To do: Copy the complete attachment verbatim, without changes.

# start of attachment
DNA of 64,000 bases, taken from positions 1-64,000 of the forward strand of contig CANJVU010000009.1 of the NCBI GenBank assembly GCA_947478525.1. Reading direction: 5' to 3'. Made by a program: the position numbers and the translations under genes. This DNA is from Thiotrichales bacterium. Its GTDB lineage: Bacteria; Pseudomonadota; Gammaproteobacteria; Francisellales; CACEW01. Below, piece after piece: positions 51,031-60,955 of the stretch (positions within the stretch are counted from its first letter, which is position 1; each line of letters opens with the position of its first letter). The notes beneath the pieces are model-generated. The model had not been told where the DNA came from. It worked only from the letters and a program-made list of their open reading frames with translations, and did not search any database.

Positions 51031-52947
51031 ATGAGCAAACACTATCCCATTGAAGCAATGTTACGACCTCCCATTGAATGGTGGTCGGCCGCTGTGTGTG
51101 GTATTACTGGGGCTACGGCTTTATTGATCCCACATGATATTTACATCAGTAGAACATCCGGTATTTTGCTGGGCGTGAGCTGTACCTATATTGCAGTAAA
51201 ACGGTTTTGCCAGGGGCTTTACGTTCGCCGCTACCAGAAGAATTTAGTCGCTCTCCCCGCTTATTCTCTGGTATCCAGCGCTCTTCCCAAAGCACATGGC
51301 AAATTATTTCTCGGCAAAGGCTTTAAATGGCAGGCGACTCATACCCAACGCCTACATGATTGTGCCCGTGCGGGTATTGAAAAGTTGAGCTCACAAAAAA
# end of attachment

DNA of 64,000 bases, taken from positions 1-64,000 of the forward strand of contig CANJVU010000009.1 of the NCBI GenBank assembly GCA_947478525.1. Reading direction: 5' to 3'. Made by a program: the position numbers and the translations under genes. This DNA is from Thiotrichales bacterium. Its GTDB lineage: Bacteria; Pseudomonadota; Gammaproteobacteria; Francisellales; CACEW01. Below, piece after piece: positions 51,031-60,955 of the stretch (positions within the stretch are counted from its first letter, which is position 1; each line of letters opens with the position of its first letter). The notes beneath the pieces are model-generated. The model had not been told where the DNA came from. It worked only from the letters and a program-made list of their open reading frames with translations, and did not search any database.

Positions 51031-52947
51031 ATGAGCAAACACTATCCCATTGAAGCAATGTTACGACCTCCCATTGAATGGTGGTCGGCCGCTGTGTGTG
51101 GTATTACTGGGGCTACGGCTTTATTGATCCCACATGATATTTACATCAGTAGAACATCCGGTATTTTGCTGGGCGTGAGCTGTACCTATATTGCAGTAAA
51201 ACGGTTTTGCCAGGGGCTTTACGTTCGCCGCTACCAGAAGAATTTAGTCGCTCTCCCCGCTTATTCTCTGGTATCCAGCGCTCTTCCCAAAGCACATGGC
51301 AAATTATTTCTCGGCAAAGGCTTTAAATGGCAGGCGACTCATACCCAACGCCTACATGATTGTGCCCGTGCGGGTATTGAAAAGTTGAGCTCACAAAAAA